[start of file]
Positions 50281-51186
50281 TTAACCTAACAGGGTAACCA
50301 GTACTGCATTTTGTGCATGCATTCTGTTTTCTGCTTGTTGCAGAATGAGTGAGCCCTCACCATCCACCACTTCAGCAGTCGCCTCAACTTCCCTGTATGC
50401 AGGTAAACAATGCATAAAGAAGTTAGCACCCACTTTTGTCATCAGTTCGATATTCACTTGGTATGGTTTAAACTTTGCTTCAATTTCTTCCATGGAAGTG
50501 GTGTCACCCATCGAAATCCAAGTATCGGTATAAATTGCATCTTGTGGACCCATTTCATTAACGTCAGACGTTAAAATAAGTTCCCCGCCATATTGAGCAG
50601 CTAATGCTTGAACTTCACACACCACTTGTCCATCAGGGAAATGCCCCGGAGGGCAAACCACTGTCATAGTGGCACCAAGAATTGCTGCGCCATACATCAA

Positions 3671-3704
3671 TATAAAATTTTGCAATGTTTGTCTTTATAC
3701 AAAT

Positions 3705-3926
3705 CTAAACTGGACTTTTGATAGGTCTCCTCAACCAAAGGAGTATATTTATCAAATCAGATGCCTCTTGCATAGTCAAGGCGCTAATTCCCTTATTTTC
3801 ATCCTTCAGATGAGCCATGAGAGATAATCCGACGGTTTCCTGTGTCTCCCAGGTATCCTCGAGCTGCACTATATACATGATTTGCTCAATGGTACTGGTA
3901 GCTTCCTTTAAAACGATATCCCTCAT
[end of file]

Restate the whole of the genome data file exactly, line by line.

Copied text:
Positions 50281-51186
50281 TTAACCTAACAGGGTAACCA
50301 GTACTGCATTTTGTGCATGCATTCTGTTTTCTGCTTGTTGCAGAATGAGTGAGCCCTCACCATCCACCACTTCAGCAGTCGCCTCAACTTCCCTGTATGC
50401 AGGTAAACAATGCATAAAGAAGTTAGCACCCACTTTTGTCATCAGTTCGATATTCACTTGGTATGGTTTAAACTTTGCTTCAATTTCTTCCATGGAAGTG
50501 GTGTCACCCATCGAAATCCAAGTATCGGTATAAATTGCATCTTGTGGACCCATTTCATTAACGTCAGACGTTAAAATAAGTTCCCCGCCATATTGAGCAG
50601 CTAATGCTTGAACTTCACACACCACTTGTCCATCAGGGAAATGCCCCGGAGGGCAAACCACTGTCATAGTGGCACCAAGAATTGCTGCGCCATACATCAA

Positions 3671-3704
3671 TATAAAATTTTGCAATGTTTGTCTTTATAC
3701 AAAT

Positions 3705-3926
3705 CTAAACTGGACTTTTGATAGGTCTCCTCAACCAAAGGAGTATATTTATCAAATCAGATGCCTCTTGCATAGTCAAGGCGCTAATTCCCTTATTTTC
3801 ATCCTTCAGATGAGCCATGAGAGATAATCCGACGGTTTCCTGTGTCTCCCAGGTATCCTCGAGCTGCACTATATACATGATTTGCTCAATGGTACTGGTA
3901 GCTTCCTTTAAAACGATATCCCTCAT